Emojis can be scary.

While I was killing time at work, scrolling through Mashable’s latest news about social media, I found a rather interesting piece on a man who was threatened via emojis on his Instagram page. Obviously, this was extremely intreguing. So I cancelled all my appointments and settled in to read about the hard-ass gangster that decided cartoon faces and guns was a good way to send a message. 

So here’s what happened: Freelance journalist Fletcher Babb decided to investigate Instagram’s supposed black market (why have I not heard of this?), which is apparently ridden with real gangsters that sell codeine-laced cough syrup, also known as “lean” (seriously why have I never seen this??). He stumbled upon an Atlanta-based rapper who sold the wonder-product in plain sight. So, he contacted the kind gentleman to acquire some tasty “lean” himself. The two sent text messages back and forth about when to purchase the drugs, where to meet, etc. Mashable provided a picture of the correspondence that looks like this: 


I’m so confused by this guy’s slang. “We’ll chop it up tmrw”? Wait, what are we chopping? I thought this was a weight-loss liquid? “Fam”? Already? Well that is some misplaced trust if I’ve ever seen it… 

I digress. Anyway, Babb ordered drugs from the dude, then never paid. Needless to say, Mr. Lean was a little agitated to lose a customer. So, he did what any respectable, hard gangster would do and posted Babb’s profile on his feed with a comment of the face with X’s for eyes and a gun pointing towards it.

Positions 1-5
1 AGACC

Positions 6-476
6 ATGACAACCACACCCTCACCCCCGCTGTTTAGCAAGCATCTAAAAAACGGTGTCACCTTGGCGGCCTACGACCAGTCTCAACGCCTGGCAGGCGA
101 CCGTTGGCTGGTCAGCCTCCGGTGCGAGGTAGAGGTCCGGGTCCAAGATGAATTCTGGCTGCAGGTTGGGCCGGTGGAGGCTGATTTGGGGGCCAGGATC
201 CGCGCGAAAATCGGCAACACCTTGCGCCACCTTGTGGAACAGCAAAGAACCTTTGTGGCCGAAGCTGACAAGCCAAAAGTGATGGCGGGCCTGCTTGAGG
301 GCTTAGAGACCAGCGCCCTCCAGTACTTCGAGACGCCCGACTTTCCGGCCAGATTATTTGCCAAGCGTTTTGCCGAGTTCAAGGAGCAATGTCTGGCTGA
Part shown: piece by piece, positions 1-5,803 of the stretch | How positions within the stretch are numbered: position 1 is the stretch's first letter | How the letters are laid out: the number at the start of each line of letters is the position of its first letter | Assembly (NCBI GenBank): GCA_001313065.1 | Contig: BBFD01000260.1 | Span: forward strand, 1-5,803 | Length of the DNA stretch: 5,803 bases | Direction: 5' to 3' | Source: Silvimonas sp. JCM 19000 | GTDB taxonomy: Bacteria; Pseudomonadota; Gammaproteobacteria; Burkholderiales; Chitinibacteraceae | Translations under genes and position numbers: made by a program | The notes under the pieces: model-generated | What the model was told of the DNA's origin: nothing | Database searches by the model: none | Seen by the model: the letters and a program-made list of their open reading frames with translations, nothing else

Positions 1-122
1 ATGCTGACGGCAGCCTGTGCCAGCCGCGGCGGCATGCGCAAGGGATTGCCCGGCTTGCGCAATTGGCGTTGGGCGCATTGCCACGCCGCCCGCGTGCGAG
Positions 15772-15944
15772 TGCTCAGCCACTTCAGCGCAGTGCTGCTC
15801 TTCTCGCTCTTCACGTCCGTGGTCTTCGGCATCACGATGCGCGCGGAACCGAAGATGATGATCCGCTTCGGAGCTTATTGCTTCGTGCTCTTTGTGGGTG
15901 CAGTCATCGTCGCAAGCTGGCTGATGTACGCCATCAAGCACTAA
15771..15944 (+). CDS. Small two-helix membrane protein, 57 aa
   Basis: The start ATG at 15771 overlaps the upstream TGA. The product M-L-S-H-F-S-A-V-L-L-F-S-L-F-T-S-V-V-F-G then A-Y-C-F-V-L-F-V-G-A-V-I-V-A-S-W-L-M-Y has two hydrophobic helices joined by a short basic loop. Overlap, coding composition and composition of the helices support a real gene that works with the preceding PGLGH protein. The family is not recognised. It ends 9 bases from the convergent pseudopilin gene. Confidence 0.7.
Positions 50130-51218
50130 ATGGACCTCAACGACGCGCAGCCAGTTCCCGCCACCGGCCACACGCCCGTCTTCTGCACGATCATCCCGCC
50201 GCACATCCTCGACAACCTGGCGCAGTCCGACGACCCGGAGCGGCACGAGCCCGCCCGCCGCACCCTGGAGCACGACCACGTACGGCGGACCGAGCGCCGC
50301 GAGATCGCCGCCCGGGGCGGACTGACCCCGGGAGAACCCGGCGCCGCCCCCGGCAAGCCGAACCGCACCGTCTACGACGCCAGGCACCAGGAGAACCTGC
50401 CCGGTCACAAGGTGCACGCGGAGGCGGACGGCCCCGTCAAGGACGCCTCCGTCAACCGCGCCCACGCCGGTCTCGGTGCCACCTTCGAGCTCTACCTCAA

Obviously, Fletcher was concerned, but he was a little confused. I would be too. I mean can I show that in court and actually be taken seriously when I say I feel threatened? I sent that very thing an hour ago when I was texting my friend about being at work. Is that a suicide threat? Should we really take a cartoon as a threat at all? 

As it turns out, yes. Yes we should. 

According to criminal justice experts, anything that makes a reasonable person feel threatened on the web is arguable in civil or tort law. 

So, this is what our society has come to: drug dealers selling product online, in plain sight, then making death threats publicly via emojis. What happened to the good ole days when thugs hung out in allies and just tried to push drugs via whatever they could fit in their creepy trench coat? I couldn’t help but laugh when I read the headline of this Mashable article, and I still can’t decide if I want to laugh at the drug dealer for being stupid enough to conduct business on Instagram, or if I want to shake my head at the stupidity of the whole situation. I’m not sure I would even know to laugh or not if I had been the one receiving the threat. What kind of bad-ass uses cartoon faces instead of actual words to communicate a threatening message? Personally, I think emojis are hilarious, and I use them to make a joke when I text. However, this seems to be what communication is coming to for the majority of people; instead of saying “Hey, imma kik ur ass” you send a fucking cartoon with #bitch. I’m shaking.

Again, this dealer was an Atlanta-based rapper. I can’t help but wonder how he is going to rap about this and sound cool at all. “Spent 5 months in prison, ask me why, I sent a scary emoji, to this random guy…” Yes. That will go platinum.  

I understand why Babbs felt threatened, don’t get me wrong. I don’t mean to say that he’s just a baby or anything of the sorts. Regardless of how the message was sent, it was still a threatening message, and I’m sure that genius drug dealer got what was coming to him. I can only hope that a few months from now we hear some hit song about selling “lean” and getting busted for an emoji threat. I can see the album now





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